A Short Biographical Dictionary of English Literature/Blind Harry or Henry The Minstrel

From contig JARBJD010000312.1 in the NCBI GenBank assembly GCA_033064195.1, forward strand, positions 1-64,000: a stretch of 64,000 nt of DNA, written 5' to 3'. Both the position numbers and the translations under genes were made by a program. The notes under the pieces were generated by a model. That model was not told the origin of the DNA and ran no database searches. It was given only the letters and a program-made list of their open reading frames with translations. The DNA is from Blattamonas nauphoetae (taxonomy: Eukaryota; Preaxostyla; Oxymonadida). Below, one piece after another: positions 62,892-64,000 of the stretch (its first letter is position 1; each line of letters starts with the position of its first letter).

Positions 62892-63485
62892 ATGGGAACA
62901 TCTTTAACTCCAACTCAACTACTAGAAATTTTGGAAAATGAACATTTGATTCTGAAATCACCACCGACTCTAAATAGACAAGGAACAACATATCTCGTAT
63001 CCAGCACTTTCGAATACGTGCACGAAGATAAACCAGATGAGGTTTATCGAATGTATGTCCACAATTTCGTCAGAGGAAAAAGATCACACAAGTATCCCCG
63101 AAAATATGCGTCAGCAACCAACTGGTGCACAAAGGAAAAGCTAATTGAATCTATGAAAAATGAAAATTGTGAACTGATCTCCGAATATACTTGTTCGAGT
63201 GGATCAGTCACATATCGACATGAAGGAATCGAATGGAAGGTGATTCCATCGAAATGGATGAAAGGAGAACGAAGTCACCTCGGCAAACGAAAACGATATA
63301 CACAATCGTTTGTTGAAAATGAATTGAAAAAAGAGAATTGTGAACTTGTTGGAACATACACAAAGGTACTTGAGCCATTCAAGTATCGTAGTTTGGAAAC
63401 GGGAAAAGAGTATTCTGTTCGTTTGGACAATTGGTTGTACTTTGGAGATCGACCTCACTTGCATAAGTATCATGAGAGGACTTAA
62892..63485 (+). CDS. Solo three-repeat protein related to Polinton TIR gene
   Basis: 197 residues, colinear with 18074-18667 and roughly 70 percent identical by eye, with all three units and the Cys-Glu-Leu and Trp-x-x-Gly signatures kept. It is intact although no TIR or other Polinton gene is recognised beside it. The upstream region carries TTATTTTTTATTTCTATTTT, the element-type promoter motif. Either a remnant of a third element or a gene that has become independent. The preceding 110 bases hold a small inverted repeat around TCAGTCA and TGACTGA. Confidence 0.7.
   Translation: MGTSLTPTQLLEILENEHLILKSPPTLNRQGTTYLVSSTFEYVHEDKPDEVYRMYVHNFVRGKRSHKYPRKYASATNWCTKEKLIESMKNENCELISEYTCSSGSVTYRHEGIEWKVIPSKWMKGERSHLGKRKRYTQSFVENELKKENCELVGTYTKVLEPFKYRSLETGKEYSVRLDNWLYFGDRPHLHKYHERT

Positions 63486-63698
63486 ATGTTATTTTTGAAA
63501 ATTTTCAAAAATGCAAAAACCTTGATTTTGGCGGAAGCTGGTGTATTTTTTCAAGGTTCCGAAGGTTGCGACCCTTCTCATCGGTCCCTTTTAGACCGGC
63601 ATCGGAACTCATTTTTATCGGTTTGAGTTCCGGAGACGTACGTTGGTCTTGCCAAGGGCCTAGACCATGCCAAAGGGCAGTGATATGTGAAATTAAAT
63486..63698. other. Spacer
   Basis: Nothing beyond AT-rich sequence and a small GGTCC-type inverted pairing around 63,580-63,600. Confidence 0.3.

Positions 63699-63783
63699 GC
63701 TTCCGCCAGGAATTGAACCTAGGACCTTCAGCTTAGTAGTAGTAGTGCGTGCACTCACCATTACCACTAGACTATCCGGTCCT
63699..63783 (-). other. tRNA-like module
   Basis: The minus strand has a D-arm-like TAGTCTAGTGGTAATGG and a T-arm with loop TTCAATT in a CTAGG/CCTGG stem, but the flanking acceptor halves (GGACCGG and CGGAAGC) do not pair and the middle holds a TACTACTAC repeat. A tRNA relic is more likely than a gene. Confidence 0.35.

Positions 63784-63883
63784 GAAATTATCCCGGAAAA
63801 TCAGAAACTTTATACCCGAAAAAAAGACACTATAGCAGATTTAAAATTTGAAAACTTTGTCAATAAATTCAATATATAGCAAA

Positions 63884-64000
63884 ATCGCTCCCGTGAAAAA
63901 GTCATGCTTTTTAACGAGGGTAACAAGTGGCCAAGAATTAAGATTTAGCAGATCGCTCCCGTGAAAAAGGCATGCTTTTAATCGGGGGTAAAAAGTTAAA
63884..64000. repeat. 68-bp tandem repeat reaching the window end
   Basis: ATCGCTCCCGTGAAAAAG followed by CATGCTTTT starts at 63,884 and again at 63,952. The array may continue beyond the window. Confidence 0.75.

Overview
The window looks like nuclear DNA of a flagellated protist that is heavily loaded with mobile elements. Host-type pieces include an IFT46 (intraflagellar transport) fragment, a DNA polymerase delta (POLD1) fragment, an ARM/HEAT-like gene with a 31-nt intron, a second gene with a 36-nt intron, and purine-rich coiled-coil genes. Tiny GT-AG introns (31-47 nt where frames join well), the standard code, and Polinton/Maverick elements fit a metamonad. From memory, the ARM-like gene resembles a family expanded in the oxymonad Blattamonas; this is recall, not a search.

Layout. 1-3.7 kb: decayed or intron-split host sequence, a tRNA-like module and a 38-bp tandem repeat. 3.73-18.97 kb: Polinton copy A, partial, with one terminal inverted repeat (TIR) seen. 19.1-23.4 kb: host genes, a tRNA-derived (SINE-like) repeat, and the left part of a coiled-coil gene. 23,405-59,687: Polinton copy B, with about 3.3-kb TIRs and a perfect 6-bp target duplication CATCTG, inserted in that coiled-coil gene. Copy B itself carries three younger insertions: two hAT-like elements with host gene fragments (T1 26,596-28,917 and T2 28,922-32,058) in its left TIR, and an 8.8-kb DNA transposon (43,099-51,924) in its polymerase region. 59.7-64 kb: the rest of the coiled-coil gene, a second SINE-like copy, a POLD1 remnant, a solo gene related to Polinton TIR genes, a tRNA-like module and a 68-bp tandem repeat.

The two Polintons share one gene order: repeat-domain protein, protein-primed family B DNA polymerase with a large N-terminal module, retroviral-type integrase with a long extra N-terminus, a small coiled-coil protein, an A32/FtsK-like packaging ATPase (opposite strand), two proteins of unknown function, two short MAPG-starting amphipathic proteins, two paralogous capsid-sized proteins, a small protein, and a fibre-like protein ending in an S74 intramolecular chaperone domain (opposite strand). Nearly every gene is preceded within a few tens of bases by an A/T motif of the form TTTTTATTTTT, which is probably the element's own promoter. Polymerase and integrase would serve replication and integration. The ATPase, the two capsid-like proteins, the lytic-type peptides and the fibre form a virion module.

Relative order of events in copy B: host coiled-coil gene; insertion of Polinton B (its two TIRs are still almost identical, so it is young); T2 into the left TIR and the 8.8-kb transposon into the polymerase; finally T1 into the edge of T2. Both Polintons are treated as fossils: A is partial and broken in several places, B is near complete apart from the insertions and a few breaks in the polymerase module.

Blind Harry or Henry The Minstrel (fl. 1470-1492). — Is spoken of by John Major in his History of Scotland as a wandering minstrel, skilled in the composition of rhymes in the Scottish tongue, who "fabricated" a book about William Wallace, and gained his living by reciting it to his own accompaniment on the harp at the houses of the nobles. Harry claims that it was founded on a Latin Life of Wallace written by Wallace's chaplain, John Blair, but the chief sources seem to have been traditionary. Harry is often considered inferior to Barbour as a poet, and has little of his moral elevation, but he surpasses him in graphic power, vividness of description, and variety of incident. He occasionally shows the influence of Chaucer, and is said to have known Latin and French.